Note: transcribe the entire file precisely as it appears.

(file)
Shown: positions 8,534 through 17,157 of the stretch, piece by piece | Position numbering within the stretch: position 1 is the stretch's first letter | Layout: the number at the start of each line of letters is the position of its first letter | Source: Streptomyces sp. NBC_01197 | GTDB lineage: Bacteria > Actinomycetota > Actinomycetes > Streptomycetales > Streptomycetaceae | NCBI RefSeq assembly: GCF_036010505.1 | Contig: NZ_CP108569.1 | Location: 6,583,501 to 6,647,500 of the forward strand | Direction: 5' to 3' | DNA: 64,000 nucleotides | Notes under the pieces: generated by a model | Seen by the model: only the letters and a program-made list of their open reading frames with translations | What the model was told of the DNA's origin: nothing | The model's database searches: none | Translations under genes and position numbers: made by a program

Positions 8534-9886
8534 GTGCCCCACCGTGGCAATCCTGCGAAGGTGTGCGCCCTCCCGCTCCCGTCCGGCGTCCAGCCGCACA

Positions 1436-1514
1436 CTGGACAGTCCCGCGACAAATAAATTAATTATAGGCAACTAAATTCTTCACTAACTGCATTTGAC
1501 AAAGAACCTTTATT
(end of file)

Shown: positions 8,534 through 17,157 of the stretch, piece by piece | Position numbering within the stretch: position 1 is the stretch's first letter | Layout: the number at the start of each line of letters is the position of its first letter | Source: Streptomyces sp. NBC_01197 | GTDB lineage: Bacteria > Actinomycetota > Actinomycetes > Streptomycetales > Streptomycetaceae | NCBI RefSeq assembly: GCF_036010505.1 | Contig: NZ_CP108569.1 | Location: 6,583,501 to 6,647,500 of the forward strand | Direction: 5' to 3' | DNA: 64,000 nucleotides | Notes under the pieces: generated by a model | Seen by the model: only the letters and a program-made list of their open reading frames with translations | What the model was told of the DNA's origin: nothing | The model's database searches: none | Translations under genes and position numbers: made by a program

Positions 8534-9886
8534 GTGCCCCACCGTGGCAATCCTGCGAAGGTGTGCGCCCTCCCGCTCCCGTCCGGCGTCCAGCCGCACA

Positions 1436-1514
1436 CTGGACAGTCCCGCGACAAATAAATTAATTATAGGCAACTAAATTCTTCACTAACTGCATTTGAC
1501 AAAGAACCTTTATT